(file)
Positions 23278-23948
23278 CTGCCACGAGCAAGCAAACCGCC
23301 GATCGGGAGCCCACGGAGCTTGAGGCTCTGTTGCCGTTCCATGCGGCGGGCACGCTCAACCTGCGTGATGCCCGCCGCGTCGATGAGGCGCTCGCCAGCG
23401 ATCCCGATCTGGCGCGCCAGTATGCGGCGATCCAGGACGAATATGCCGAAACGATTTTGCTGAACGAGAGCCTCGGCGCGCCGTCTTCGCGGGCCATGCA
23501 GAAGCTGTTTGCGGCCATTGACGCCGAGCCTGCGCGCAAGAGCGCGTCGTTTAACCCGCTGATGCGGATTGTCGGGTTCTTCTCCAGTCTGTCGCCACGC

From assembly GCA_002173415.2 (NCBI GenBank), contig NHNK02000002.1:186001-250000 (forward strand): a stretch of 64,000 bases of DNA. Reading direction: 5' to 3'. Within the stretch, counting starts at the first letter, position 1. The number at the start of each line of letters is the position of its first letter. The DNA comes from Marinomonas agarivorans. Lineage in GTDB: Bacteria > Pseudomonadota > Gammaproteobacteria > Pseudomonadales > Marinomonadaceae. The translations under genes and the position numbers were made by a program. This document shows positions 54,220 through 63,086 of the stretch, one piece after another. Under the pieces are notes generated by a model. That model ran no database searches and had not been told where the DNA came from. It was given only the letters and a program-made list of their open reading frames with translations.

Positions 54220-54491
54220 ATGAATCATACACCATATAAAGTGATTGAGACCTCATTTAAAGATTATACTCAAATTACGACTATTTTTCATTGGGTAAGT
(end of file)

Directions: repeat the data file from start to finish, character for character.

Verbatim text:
Positions 23278-23948
23278 CTGCCACGAGCAAGCAAACCGCC
23301 GATCGGGAGCCCACGGAGCTTGAGGCTCTGTTGCCGTTCCATGCGGCGGGCACGCTCAACCTGCGTGATGCCCGCCGCGTCGATGAGGCGCTCGCCAGCG
23401 ATCCCGATCTGGCGCGCCAGTATGCGGCGATCCAGGACGAATATGCCGAAACGATTTTGCTGAACGAGAGCCTCGGCGCGCCGTCTTCGCGGGCCATGCA
23501 GAAGCTGTTTGCGGCCATTGACGCCGAGCCTGCGCGCAAGAGCGCGTCGTTTAACCCGCTGATGCGGATTGTCGGGTTCTTCTCCAGTCTGTCGCCACGC

From assembly GCA_002173415.2 (NCBI GenBank), contig NHNK02000002.1:186001-250000 (forward strand): a stretch of 64,000 bases of DNA. Reading direction: 5' to 3'. Within the stretch, counting starts at the first letter, position 1. The number at the start of each line of letters is the position of its first letter. The DNA comes from Marinomonas agarivorans. Lineage in GTDB: Bacteria > Pseudomonadota > Gammaproteobacteria > Pseudomonadales > Marinomonadaceae. The translations under genes and the position numbers were made by a program. This document shows positions 54,220 through 63,086 of the stretch, one piece after another. Under the pieces are notes generated by a model. That model ran no database searches and had not been told where the DNA came from. It was given only the letters and a program-made list of their open reading frames with translations.

Positions 54220-54491
54220 ATGAATCATACACCATATAAAGTGATTGAGACCTCATTTAAAGATTATACTCAAATTACGACTATTTTTCATTGGGTAAGT